• 3-buten-1-ol contains a hydroxyl group, which reacts with the metal at the surface of the substrate, and a vinyl group, which in this reaction scheme is a functional group precursor which can be converted to a functional group (a carboxyl, epoxide or aldehyde) by oxidation with ozone. Thus, for example, a hybrid organic-inorganic polymer can be formed using trimethylaluminum (TMA) and 3-buten-1-ol. The surface of the substrate is exposed to the TMA, forming a layer having surface —Al—CH3 groups. Subsequent exposure to 3-buten-1-ol causes the hydroxylated end of the molecule to react with the aluminum atom to create an Al—O bond. This reaction displaces methane. When this reaction occurs, the double bond on the other end of the 3-buten-1-ol is orientated away from the surface. Next, the double bond is activated by exposure to ozone to form a carboxylic acid. The hydroxyl of the carboxylic acid is then ready to be reacted once again with TMA. This sequence of reactions is described by Adamczyk et al., Langmuir 24, 2081 (2008).
  • At least one of the reactants used to make the hybrid organic-inorganic polymer layer should react with a functional group at the surface of the underlying layer to form a covalent bond between the hybrid organic-inorganic polymer layer and the underlying layer.
  • The following examples are provided to illustrate the invention but are not intended to limit the scope thereof. All parts and percentages are by weight unless otherwise indicated.
  • EXAMPLE 1
  • A 25-nanometer-thick layer of alumina is deposited onto a poly(ethylene naphthalate) substrate via atomic layer deposition, using trimethyl aluminum and water as the reagents in the binary reaction. Water vapor transmission rates are measured for the coated substrate, using tritiated water as a radioactive tracer, according to general methods described by Coulter et al, J. Membrane Science 65, 269 (1992) and by Hansen et al., Progress in Organic Coatings 44, 259 (2002). Rates are measured with the alumina coating facing up (away from the saturated atmosphere, and again facing down (towards the saturated atmosphere). Water vapor transmission rates in the two cases are about 1×10−3 g/m2/day in the former case and 2-3 orders of magnitude greater in the latter case.
  • A 60 nanometer-thick silica film is then deposited atop the alumina layer on another sample of the alumina-coated film. This produces a barrier bilayer with a total thickness of 85 nm. Rapid atomic layer deposition is used to deposit the film, using tris(tert-pentoxy)silanol as the reagent. Water vapor transmission rates are evaluated for this film, again with the film oriented in each direction. Transmission rates are about 1×10−4 g/m2/day in each case. This represents an order of magnitude improvement over the film that has only the alumina layer.
  • When a 60 nm silica film is deposited directly onto the poly(ethylene naphthalate) substrate, water vapor transmission rate is about 1×10−1 g/m2/day. The predicted water vapor transmission rate for the film with both the alumina and the silica layers is therefore about 9.9×10−4 g/m2/day, or about that of the alumina film by itself. The nearly order of magnitude better performance for the silica film on the alumina film is therefore considered to be a surprising result.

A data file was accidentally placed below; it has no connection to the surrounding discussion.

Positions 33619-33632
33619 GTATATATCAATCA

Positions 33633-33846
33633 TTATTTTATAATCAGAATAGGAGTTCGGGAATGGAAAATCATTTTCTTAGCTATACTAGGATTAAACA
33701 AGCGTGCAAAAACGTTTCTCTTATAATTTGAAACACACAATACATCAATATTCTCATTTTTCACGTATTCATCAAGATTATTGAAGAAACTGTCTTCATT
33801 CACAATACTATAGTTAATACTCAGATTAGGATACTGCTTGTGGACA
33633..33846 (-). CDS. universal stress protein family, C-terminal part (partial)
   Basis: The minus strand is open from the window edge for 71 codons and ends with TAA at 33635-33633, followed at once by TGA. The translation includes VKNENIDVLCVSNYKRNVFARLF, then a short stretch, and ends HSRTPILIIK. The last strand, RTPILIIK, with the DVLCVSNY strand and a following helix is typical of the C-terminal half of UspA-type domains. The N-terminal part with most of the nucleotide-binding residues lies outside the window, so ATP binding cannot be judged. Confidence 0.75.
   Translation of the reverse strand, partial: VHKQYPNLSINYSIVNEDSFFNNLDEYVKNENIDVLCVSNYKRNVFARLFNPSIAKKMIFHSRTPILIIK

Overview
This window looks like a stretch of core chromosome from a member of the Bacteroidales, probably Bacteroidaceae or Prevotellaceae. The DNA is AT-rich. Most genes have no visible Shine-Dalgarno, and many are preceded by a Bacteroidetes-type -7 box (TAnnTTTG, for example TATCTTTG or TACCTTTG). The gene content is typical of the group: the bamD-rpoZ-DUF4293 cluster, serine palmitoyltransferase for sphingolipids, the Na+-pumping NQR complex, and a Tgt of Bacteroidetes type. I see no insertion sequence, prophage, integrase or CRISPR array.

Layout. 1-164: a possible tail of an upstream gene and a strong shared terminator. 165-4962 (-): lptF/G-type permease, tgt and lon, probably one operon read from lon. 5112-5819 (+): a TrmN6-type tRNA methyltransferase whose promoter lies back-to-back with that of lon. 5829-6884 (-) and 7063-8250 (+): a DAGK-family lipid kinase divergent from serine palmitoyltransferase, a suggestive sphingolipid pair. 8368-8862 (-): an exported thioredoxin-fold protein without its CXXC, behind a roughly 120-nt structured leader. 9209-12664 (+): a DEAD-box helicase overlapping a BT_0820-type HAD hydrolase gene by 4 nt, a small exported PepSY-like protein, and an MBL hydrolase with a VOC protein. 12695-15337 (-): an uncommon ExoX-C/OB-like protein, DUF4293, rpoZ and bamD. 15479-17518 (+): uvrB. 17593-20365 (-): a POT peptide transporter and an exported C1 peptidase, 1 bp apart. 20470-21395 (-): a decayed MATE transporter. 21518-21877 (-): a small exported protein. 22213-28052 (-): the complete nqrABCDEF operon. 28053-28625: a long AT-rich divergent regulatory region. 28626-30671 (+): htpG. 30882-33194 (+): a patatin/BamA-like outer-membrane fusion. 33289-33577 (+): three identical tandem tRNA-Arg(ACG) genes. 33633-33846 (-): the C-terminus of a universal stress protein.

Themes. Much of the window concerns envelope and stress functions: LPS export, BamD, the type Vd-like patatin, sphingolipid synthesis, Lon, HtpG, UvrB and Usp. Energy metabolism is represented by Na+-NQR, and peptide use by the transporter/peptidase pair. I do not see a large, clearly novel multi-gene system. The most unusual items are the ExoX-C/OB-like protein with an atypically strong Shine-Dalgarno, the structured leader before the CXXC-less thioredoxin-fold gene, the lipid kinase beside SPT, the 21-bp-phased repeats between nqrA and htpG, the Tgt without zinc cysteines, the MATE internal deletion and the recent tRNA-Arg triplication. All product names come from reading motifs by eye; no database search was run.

• When a second, identical barrier bilayer is deposited over the film, the water vapor transmission rate falls even farther, to the range of 5×10−5 g/m2/day. In this case, water vapor transmission falls with total thickness, as expected. When a third and fourth bilayer pair are deposited in identical fashion, water vapor transmission rates are seen to rise. This is believed to be due to the increasing brittleness of the deposited films as they, in effect, become thicker. It is believed that cracks form in the deposited film structure as the film is manipulated for testing. A more complete description of these results is given in Dameron et al., “Gas Diffusion Barriers on Polymers Using Multilayers Fabricated by Al2O3 and Rapid SiO2 Atomic Layer Deposition”, J. Phys. Chem. C 2008, 112, 4373 (2008).
  • The cracking problem can be overcome by depositing an organic polymer film or a hybrid organic-inorganic polymer film between each of the bilayer pairs, in the manner described before.
  • EXAMPLE 2
  • An aluminum-based hybrid organic-inorganic polymer film is of particular interest in this invention, in part because certain aluminum-containing precursors (such as TMA or triethylaluminum) can be used to prepare an alumina layer and the hybrid organic-inorganic polymer layer. Therefore, production can be switched easily from depositing alumina to producing the hybrid organic-inorganic layer, merely by changing the second precursor from water to, for example, an alkylene glycol such as ethylene glycol.
  • Based on this production strategy, a 25-nanometer-thick layer of alumina is deposited onto a poly(ethylene naphthalate) substrate via atomic layer deposition, using trimethyl aluminum and water as the reagents in the binary reaction. Water vapor transmission rates are measured for the coated film, using tritiated water as a radioactive tracer as described in Example 1. Rates are measured with the alumina coating facing away from the saturated atmosphere. Water vapor transmission rates are ˜1×10−3 g/m2/day.